Meatballs are comfort food the world over – cheap, easy to love and simple to make.
I suppose we all think of the extensive Italian repertory first when it comes to these delicious spheres of tender fried polpettine or saucy Italian-American-style meatballs, but their counterparts are found everywhere.
In France, meatballs are called boulettes (sounds better than meatballs), and by far the favorite versions are the spice-scented North African type. Most of the neighborhood Tunisian and Moroccan restaurants in Paris offer them, served as an appetizer or a side, or in a fragrant main-course tagine with couscous.
In Morocco, Tunisia and Algeria, former French colonies, that’s what they’re called, too, at least on tourist menus; they also go by numerous other names in local languages. Jewish communities in those countries traditionally serve boulettes on Friday night for the Sabbath meal. Assorted sweet spices, along with chopped cilantro and parsley, are added to minced lamb or goat, then formed into delicate little balls. Simmered in a saffron-scented broth, they are usually accompanied by stewed seasonal vegetables.
When I made boulettes at home, I took a few liberties. The recipe is an amalgam of several that I found on my bookshelf, among them one called boulettes tangeroises in an old French cookbook. Since I like things a bit spicier, my boulettes are more like Tunisian ones, in which hot pepper is more assertive.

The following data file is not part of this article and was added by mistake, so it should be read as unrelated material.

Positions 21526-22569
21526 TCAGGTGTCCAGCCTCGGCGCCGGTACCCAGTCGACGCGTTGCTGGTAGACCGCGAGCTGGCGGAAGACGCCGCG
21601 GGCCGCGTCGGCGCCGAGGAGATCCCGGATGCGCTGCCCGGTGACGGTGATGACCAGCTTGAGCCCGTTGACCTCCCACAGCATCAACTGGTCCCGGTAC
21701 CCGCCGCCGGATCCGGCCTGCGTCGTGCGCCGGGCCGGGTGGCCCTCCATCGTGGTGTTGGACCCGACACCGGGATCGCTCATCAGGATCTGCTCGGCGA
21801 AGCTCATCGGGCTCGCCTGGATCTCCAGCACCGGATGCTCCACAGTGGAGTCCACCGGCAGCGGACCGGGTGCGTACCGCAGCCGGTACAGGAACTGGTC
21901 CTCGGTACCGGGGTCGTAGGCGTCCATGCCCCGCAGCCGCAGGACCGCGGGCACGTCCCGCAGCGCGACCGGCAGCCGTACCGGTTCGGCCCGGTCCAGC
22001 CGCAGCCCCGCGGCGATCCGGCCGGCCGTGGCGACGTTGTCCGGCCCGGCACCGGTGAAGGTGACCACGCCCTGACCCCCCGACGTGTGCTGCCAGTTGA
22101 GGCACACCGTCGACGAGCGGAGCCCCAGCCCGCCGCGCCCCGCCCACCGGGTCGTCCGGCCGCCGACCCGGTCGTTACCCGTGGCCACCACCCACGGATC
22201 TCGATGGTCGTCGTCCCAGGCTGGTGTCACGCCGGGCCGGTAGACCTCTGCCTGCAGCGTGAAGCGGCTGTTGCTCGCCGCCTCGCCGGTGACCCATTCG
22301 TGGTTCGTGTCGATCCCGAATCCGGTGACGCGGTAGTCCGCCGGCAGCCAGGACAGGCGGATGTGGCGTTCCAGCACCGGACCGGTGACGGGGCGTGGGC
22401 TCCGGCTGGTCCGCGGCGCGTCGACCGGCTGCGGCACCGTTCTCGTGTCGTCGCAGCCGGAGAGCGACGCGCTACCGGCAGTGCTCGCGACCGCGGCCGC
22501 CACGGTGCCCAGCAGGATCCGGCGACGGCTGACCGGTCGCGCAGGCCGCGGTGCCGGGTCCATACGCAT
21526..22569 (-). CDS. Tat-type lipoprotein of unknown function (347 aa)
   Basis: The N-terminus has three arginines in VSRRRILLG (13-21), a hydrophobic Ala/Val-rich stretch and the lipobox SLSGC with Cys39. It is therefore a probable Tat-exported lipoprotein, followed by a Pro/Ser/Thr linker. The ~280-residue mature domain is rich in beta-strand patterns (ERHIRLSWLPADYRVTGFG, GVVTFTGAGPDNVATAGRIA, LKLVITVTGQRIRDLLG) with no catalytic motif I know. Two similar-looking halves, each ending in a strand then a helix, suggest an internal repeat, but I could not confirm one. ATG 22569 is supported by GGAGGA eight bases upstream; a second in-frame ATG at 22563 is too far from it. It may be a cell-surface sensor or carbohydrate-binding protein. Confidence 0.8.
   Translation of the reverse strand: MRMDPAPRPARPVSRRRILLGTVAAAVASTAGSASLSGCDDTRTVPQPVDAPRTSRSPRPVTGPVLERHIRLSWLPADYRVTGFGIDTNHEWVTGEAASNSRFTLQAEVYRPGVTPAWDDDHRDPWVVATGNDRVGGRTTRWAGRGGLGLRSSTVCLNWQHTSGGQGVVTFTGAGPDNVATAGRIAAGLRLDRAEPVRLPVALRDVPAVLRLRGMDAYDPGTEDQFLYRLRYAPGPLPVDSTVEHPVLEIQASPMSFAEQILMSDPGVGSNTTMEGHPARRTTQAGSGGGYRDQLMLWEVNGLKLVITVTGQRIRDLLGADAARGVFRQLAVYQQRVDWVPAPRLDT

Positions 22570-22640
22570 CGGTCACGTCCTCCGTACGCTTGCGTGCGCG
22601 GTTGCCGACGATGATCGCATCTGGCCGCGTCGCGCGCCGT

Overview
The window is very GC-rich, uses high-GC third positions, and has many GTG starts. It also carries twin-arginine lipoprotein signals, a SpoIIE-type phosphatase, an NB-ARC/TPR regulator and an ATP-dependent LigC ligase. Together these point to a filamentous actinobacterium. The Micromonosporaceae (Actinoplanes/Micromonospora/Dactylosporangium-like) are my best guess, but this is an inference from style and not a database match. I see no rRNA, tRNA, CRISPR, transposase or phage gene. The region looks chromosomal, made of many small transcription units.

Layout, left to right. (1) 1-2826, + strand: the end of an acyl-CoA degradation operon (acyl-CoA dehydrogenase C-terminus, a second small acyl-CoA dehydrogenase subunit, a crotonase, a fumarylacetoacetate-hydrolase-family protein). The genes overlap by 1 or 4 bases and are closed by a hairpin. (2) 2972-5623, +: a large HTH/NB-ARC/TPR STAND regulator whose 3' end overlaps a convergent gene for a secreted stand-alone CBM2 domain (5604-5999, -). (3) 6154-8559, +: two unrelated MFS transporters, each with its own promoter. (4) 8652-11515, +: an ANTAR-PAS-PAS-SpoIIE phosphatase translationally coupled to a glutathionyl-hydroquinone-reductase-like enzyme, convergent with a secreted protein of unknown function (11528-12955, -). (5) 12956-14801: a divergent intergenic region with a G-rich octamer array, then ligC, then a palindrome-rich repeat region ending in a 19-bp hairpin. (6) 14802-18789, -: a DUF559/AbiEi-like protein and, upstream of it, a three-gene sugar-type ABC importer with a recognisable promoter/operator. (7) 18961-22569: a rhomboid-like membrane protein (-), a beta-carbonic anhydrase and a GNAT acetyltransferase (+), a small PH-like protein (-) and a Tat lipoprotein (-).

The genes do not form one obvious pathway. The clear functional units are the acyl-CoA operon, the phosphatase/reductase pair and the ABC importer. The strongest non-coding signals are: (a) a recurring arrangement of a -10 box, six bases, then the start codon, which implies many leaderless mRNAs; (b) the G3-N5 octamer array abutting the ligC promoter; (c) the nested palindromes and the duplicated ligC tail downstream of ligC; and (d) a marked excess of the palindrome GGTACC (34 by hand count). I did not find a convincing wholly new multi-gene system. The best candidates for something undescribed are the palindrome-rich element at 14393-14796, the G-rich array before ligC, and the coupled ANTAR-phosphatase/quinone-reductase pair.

I used 85 percent lean beef and also tried a ground turkey version. Both were good, though the beef boulettes had a more supple texture. Instead of medium-grain couscous or Arab bread to serve with my meatballs, I wanted the larger, chewier giant pearls sometimes called Israeli couscous.
I spiced and roasted some tomatoes as a vegetable accompaniment. Roasted artichokes or zucchini would also be good, as would braised celery and carrots.
Regarding the browning of the meatballs, there are options there, too. Dusting them in flour before lightly frying helps keep the meatballs tender and thickens the sauce, but they can be browned without flour if desired. Or instead of frying, they can be briefly broiled before simmering. And if you don’t want a sauce, just finish the cooking in the skillet and serve the pan-fried meatballs crisp and hot.
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